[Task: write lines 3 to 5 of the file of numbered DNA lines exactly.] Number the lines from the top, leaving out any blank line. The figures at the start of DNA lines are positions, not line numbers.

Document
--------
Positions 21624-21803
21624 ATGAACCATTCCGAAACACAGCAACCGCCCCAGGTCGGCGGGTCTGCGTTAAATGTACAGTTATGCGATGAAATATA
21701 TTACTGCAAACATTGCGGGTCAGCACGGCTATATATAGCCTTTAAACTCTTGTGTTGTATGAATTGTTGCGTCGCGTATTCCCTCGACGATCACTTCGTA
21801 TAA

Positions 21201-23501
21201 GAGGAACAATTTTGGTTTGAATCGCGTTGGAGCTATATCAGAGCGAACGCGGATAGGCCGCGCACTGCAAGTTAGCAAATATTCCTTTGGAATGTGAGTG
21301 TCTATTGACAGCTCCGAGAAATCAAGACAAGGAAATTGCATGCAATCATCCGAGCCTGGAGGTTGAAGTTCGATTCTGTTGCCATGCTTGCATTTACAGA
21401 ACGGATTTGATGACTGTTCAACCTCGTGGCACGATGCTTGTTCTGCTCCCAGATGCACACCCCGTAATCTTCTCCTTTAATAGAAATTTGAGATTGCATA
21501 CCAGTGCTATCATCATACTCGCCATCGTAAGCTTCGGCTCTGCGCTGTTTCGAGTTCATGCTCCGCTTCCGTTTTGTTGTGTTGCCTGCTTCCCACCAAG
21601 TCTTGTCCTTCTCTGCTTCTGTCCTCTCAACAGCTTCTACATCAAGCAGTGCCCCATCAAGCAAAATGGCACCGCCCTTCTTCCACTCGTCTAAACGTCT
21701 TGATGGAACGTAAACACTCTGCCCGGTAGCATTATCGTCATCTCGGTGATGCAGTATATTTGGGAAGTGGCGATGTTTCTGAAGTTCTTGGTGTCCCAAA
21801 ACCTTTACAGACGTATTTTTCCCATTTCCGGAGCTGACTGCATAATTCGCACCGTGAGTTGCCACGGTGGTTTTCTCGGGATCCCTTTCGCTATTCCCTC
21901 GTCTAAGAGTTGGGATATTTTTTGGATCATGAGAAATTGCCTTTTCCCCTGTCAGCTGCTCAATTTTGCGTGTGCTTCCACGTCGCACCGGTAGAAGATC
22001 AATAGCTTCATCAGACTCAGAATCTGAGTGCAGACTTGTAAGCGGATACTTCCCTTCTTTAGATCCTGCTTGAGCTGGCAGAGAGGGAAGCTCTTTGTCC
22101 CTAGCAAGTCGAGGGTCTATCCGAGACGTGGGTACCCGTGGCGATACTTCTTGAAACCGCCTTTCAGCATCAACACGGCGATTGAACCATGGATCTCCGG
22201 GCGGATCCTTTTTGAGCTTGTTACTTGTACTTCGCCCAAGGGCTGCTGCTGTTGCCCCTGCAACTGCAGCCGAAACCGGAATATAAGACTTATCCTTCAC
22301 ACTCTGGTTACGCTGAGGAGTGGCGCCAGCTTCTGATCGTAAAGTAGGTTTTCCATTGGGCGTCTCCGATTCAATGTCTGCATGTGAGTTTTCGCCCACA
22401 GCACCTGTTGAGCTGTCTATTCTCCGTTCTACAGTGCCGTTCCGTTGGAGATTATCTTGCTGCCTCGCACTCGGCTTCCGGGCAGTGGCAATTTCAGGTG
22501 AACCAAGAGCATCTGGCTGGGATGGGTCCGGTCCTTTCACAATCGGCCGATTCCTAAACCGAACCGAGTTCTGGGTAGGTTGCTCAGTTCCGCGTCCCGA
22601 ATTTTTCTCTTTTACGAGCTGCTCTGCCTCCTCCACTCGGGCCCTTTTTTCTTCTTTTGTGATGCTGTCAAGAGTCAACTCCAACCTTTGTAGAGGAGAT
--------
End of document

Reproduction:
21701 TTACTGCAAACATTGCGGGTCAGCACGGCTATATATAGCCTTTAAACTCTTGTGTTGTATGAATTGTTGCGTCGCGTATTCCCTCGACGATCACTTCGTA
21801 TAA

Positions 21201-23501